Forget finding a cure for AIDS, arteriosclerosis or impotence. The world of science, research and technology is addressing the world of competitive pumpkin growing, and Dave Stelts of Leetonia, Ohio, is leading the way.
In his spare time, in every spare second, Stelts tends to the gigantic pumpkins that grow in his back yard. Day after day he monitors their growth and development, taking tissue samples to assess their health and complicated measurements to estimate their weight. He waters and fertilizes them diligently, following a strict round-the-clock regime and using scientific techniques to provide ideal growing conditions.
Last year Stelts grew a pumpkin that weighed in at a staggering 1,140 pounds and had a girth of more than 190 inches, claiming a new world record for the largest pumpkin.
"Right now, I've got six," says the 42-year-old, taking a short break from his backyard and this year's crop. "I lost half of them. I had 12."
Some have already succumbed to disease, he says, and others just didn't want to grow.
By taking three different measurements, Stelts says he can estimate the weight of his remaining pumpkins to within about 10 pounds.
"I don't know if I'll get another record, but I've got some good growers," he says. "They're all growing between 20 and 30 pounds a day."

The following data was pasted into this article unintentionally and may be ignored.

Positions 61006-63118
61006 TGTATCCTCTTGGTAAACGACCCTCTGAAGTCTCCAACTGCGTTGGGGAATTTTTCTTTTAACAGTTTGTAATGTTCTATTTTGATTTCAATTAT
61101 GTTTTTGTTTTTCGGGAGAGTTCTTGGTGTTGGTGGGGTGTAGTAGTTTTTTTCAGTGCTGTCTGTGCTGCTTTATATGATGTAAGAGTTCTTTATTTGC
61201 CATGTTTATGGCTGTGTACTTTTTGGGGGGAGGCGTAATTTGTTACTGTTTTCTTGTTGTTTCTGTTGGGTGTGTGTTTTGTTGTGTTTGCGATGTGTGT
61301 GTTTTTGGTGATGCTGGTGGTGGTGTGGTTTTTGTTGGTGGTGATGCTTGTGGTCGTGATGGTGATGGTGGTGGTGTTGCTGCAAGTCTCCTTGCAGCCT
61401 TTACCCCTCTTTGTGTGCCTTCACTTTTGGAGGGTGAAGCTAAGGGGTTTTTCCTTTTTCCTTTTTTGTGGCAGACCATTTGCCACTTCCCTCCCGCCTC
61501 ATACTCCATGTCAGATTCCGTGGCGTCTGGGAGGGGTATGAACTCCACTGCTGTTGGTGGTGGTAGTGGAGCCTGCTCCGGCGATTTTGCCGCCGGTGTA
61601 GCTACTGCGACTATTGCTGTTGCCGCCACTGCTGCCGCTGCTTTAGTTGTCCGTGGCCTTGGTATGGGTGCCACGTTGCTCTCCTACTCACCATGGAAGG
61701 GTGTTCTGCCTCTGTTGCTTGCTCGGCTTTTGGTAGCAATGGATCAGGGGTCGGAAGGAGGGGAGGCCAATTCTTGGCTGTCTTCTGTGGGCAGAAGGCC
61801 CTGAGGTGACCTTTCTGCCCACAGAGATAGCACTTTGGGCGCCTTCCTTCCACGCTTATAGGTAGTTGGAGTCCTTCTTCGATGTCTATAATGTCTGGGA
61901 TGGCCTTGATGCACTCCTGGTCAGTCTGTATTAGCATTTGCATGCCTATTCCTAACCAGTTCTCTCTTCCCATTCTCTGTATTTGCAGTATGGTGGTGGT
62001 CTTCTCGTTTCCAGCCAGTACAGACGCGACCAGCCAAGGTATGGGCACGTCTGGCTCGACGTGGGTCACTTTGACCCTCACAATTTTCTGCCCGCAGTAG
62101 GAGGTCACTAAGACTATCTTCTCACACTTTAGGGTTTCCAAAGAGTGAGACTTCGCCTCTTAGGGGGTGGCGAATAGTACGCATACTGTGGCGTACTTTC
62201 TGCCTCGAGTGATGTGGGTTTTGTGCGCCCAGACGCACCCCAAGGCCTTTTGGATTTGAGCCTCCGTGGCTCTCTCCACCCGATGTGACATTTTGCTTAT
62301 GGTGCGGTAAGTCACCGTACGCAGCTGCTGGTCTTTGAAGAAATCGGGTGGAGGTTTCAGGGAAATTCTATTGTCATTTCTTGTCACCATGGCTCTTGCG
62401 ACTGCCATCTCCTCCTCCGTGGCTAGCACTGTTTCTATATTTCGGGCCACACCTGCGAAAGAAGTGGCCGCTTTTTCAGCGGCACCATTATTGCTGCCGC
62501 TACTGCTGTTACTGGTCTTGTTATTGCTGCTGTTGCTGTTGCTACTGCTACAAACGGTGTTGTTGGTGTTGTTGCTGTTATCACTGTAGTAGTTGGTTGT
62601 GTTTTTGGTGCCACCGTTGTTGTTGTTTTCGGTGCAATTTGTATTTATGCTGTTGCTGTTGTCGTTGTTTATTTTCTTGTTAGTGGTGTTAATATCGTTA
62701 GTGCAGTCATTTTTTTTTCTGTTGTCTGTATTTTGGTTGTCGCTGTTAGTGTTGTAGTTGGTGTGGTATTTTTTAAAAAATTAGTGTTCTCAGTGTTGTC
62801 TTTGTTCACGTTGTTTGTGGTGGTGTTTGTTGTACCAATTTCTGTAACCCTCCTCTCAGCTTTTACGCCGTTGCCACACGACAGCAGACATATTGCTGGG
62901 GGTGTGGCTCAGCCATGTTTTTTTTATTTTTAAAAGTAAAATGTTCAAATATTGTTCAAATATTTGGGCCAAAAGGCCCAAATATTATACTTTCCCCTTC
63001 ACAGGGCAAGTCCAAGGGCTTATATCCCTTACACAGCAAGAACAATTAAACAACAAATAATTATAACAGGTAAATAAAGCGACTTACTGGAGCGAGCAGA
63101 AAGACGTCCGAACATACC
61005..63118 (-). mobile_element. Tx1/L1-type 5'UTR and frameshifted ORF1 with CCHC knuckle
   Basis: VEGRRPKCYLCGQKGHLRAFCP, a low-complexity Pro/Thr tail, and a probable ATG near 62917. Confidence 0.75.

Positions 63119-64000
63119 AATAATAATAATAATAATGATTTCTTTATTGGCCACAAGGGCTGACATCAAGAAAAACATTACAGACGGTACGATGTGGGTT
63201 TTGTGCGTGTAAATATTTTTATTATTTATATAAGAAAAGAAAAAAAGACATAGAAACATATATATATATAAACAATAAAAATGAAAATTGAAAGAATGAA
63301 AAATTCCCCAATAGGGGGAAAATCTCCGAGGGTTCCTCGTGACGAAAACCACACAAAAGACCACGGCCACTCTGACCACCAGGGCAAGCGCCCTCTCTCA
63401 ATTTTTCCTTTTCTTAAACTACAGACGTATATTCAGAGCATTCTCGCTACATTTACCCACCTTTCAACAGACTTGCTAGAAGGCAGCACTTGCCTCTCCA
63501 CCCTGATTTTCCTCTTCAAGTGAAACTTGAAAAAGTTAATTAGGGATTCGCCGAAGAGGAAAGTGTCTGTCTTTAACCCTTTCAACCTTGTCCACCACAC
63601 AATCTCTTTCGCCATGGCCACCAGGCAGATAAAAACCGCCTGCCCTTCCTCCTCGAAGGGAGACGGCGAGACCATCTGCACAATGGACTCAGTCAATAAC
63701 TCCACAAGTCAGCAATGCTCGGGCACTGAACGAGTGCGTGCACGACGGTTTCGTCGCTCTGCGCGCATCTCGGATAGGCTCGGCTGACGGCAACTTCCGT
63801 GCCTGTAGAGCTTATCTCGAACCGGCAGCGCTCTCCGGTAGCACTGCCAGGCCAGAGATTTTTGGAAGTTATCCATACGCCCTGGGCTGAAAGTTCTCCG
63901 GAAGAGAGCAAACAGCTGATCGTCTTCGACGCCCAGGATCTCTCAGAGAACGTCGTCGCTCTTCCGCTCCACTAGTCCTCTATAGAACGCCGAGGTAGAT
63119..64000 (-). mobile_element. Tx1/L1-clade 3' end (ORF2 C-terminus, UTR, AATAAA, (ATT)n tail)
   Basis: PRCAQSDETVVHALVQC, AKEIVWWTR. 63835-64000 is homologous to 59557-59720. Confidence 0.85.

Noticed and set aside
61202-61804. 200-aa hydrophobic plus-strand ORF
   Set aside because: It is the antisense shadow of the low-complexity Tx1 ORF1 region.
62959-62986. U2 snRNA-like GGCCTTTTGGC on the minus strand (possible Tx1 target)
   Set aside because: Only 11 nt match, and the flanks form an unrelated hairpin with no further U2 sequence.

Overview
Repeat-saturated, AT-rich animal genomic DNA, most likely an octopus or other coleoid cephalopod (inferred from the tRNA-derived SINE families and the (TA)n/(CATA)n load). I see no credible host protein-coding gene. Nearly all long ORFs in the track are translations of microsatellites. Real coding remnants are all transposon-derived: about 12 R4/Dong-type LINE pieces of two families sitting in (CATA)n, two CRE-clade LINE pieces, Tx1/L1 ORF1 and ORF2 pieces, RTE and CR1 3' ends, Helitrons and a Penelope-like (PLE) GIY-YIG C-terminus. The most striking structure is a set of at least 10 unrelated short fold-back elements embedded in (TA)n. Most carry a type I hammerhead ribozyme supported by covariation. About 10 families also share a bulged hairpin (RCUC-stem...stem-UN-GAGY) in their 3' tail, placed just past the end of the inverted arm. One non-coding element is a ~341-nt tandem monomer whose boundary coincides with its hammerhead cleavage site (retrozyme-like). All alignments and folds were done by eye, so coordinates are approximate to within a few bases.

That kind of furious growth doesn't happen by accident. Stelts spends upwards of 40 hours each week with his pumpkins. Right now they're growing so fast you can almost see them swelling, hear them expanding, creaking with the effort. In unguarded conversation, he'll sometimes refer to one of his gigantic pumpkins as "my baby."
He's hoping that, come October, one of his six remaining pumpkins will have edged out ahead of the others in size, weight and condition. Stelts will carefully load this superlative specimen into the back of his truck, transport it to Canfield, 75 miles south of Cleveland, and enter it in the Ohio Valley Giant Pumpkin Growers annual pumpkin weigh-off.
There on Oct. 6 competitive vegetable growers from across the country will arrive with their monster squash, pumpkins, tomatoes and watermelons in tow, ready to compete in the weigh-off. The grower of the heaviest pumpkin will be awarded a grand prize of $1,500.
By day, Stelts is a manager at a local home improvements store, but by night and on weekends he is a competitive pumpkin grower. He is also a self-taught scientist and an amateur geneticist. Like most competitive growers, Stelts exclusively plants and grows the Atlantic giant pumpkin variety, which grows quickly, consistently exceeding 500 pounds or more when provided with favorable growing conditions.
"Last week, my best pumpkin put on 203 pounds," Stelts says proudly. "I try to keep them at a nice balance, so I periodically send out tissue samples."
By taking tissue and soil samples and sending them to California, Stelts simultaneously monitors the health of his pumpkins and the growing conditions in his back yard, delicately fine-tuning the mineral, nutrient and pH levels of the soil to maximize his growth rates.